Worrisome though these issues are, Samuel Jutzi, Director of the Division of Animal Production and Health at FAO, emphasises that avian influenza remains a disease of birds – and this fact buys the international community some valuable time. Jutzi believes that too much emphasis has been given to the stockpiling of antiviral drugs while the battle against bird flu in animals remains under-funded. For example, he says, FAO and WHO together have just 40 veterinarians. Jutzi asserts that addressing this issue is "the only way by which the likelihood of the H5N1 virus acquiring human-to-human transmissibility can be influenced".

The way to stop avian influenza in its tracks is rapid containment of outbreaks by widespread culling of birds in infected areas. But this strategy has a huge impact on the poorest people in affected countries, who often depend on poultry for their livelihoods. Farmers may also resist culling unless there is an appropriate level of compensation. "Too little and farmers will not have sufficient incentive to report disease in their animals; too much and the money will be an incentive to deliberately infect their flocks", says Milan Brahmbhatt, World Bank Lead Economist for East Asia and Pacific Region.

WHO’s Omi, however, is confident that a coordinated, concerted effort to solve these problems will work. "I firmly believe it is not impossible to avert or at least delay the outbreak of a human pandemic", he says.

Testing and action

So how prepared are we? 6 months ago, less than 50 countries had preparedness plans for pandemic influenza. Now, over 60% have at least some sort of plan in place. FAO, WHO, and OIE (the International Organisation for Animal Health) have helped achieve this mark by providing clear guidance and offering technical support while countries are working to build up surveillance infrastructure. But, says WHO’s pandemic influenza representative Chan, some plans are little more than single sheets of paper. What is needed now is testing and action. "A plan is a plan. Until you test it and use it you will not know the gaps", she says.

Countries affected by outbreaks of H5 influenza in animals and human beings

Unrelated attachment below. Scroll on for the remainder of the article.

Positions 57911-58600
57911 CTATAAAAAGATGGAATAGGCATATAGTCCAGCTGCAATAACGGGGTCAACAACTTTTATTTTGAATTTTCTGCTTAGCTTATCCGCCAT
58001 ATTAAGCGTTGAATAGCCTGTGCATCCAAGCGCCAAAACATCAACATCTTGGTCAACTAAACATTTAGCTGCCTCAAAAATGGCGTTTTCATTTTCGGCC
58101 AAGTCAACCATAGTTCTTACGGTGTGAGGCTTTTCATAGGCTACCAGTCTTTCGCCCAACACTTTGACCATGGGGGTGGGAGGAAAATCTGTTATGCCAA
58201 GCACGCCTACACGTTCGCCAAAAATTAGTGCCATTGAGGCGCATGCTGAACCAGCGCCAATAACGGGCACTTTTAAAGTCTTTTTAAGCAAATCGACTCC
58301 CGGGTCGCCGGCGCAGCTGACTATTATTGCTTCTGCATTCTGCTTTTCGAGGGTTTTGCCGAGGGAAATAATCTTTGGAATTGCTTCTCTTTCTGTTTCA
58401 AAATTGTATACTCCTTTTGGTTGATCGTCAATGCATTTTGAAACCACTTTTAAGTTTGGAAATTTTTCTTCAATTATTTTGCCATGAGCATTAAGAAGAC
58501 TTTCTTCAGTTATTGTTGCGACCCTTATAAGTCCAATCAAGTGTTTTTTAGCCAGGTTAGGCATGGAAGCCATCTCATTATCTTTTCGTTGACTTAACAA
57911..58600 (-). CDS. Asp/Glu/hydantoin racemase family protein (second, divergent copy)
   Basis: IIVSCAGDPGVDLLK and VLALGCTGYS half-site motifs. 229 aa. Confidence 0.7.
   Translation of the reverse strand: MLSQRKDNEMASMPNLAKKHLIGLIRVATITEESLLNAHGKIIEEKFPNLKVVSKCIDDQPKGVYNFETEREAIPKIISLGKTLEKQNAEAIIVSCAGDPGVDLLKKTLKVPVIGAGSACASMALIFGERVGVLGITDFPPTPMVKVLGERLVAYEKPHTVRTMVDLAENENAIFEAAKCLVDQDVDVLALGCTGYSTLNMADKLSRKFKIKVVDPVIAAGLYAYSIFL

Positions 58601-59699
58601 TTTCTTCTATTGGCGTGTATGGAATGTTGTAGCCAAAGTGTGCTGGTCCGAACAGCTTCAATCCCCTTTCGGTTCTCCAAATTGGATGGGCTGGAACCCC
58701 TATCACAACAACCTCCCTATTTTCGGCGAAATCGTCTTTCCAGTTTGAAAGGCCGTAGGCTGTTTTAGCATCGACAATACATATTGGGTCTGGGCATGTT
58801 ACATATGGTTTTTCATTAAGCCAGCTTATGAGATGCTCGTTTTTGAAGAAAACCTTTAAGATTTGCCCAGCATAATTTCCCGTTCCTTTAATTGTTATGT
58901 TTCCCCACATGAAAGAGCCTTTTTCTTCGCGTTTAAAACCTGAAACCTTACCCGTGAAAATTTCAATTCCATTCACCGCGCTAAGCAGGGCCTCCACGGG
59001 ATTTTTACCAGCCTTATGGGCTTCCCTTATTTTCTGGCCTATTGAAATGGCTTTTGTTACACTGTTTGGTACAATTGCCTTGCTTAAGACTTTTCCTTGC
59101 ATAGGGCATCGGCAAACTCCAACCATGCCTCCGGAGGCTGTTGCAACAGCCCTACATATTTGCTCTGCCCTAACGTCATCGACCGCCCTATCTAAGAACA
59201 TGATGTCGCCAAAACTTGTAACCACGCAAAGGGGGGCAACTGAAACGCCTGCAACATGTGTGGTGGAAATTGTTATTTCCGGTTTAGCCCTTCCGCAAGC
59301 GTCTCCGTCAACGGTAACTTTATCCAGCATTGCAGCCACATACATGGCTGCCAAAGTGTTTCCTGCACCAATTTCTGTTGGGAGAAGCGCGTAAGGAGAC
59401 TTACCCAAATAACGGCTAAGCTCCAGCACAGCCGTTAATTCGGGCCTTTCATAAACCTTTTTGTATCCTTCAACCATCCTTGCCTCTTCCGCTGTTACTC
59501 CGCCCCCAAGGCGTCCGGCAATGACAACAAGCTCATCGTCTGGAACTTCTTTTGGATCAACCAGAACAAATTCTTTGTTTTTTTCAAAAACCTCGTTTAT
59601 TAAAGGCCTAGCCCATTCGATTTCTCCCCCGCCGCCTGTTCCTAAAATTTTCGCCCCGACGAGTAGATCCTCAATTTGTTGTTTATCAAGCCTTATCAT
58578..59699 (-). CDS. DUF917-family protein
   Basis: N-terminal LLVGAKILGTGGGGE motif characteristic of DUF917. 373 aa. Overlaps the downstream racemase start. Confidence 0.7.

There is a mild optimism among international health experts about the likely success of a global response. The experience of countries that have already battled human and animal cases has refined preparedness plans and improved recommended actions. However, according to David Nabarro, Senior UN System Coordinator, Avian and Human Influenza, if a pandemic occurs this winter, the world will certainly not be able to cope. "The more I find out about the potential impact of a pandemic and about the general preparedness of the world to deal with it, the more concerned I am", he says. And the fact remains that we know very little about H5N1. "Neither our knowledge or our tools are currently adequate", adds USAID’s Carroll.

Worryingly, this immediate gap remains unaddressed. While preparedness planning focuses on the long-term goals of boosting capacity for surveillance and response, the issues that would become immediate priorities for individual nations in the event of a pandemic – drug and vaccine distribution, civil unrest, and economic disruption – are virtually untouched. Nabarro says these issues will feature in his discussions with humanitarian agencies over the coming months.

World Bank economist Brahmbhatt believes that the most immediate problems caused by a pandemic will probably arise not from death or sickness, but from uncoordinated efforts of individuals to avoid infection, as happened with SARS. Communication is the key to mitigating this type of crisis. Governments must have effective mechanisms for communicating with the public, to make sure they understand the real risk. They must talk with other countries and international organisations to share information necessary for disease control. And they must communicate within themselves to ensure preparedness plans can be effectively acted upon.

The costs of panic to nations are magnified by misinformation and loss of trust among the public, warns Brahmbhatt. "Governments need to establish credibility and trust from the start."

Copyright © 2005 Elsevier Limited – http://www.elsevier.com – All rights reserved.